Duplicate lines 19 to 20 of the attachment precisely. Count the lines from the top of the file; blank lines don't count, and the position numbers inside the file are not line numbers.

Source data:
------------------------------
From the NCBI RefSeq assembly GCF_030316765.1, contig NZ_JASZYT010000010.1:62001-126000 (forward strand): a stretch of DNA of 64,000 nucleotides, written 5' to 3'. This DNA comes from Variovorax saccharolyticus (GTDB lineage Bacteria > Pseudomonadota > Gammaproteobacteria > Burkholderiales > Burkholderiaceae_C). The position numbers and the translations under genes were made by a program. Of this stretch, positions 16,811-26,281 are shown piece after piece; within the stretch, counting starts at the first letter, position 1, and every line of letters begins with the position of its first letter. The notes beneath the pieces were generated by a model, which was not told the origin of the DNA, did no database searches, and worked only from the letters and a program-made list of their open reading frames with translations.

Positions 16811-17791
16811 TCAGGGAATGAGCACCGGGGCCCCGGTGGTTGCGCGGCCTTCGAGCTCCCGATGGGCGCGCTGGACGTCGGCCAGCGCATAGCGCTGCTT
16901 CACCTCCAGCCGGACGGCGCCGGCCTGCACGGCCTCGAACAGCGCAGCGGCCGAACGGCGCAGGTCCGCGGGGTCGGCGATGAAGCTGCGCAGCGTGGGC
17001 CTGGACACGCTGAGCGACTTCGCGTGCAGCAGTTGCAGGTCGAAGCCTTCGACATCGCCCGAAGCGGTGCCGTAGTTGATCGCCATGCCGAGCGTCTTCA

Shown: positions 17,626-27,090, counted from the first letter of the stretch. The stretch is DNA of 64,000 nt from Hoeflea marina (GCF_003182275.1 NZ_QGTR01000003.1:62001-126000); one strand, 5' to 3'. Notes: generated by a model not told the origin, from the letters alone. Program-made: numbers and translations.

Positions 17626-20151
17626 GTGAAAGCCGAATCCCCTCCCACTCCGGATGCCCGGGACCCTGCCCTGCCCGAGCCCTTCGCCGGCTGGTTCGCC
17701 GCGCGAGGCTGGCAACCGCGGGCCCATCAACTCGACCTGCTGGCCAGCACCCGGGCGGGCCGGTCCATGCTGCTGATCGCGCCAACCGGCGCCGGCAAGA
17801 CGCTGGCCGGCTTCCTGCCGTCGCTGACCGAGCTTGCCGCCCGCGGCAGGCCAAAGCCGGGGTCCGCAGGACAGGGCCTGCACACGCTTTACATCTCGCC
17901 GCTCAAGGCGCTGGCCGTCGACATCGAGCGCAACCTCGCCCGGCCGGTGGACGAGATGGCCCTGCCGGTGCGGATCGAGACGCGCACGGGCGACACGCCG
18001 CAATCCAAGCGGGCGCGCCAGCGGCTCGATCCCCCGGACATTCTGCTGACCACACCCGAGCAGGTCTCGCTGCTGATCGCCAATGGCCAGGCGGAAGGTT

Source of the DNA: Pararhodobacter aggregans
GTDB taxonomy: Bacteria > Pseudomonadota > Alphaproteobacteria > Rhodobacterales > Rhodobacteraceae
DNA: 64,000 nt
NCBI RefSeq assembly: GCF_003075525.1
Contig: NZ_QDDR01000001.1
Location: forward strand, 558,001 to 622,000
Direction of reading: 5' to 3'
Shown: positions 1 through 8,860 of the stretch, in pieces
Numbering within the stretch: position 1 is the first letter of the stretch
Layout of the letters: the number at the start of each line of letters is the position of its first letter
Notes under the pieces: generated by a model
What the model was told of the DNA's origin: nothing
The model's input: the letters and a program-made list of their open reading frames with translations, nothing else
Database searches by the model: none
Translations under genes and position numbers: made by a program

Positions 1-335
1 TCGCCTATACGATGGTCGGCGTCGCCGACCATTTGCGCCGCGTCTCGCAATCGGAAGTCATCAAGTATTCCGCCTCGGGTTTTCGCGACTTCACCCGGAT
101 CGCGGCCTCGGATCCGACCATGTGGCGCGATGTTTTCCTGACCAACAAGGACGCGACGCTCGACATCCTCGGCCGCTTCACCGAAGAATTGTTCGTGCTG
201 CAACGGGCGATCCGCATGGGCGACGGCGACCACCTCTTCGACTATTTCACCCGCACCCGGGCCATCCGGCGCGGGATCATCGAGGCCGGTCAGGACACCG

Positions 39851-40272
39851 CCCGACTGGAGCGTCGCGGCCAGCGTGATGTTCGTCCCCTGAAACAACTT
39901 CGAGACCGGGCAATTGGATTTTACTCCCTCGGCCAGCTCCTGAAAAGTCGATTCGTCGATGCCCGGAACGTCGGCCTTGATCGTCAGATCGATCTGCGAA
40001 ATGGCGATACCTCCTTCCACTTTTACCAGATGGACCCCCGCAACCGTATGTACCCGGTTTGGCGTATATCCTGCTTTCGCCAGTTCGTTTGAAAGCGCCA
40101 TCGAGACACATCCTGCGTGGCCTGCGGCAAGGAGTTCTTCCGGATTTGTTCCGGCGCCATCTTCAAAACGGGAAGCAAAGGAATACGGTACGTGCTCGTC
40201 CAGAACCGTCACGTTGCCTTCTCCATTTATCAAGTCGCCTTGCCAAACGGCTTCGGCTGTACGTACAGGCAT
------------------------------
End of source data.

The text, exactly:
Direction of reading: 5' to 3'
Shown: positions 1 through 8,860 of the stretch, in pieces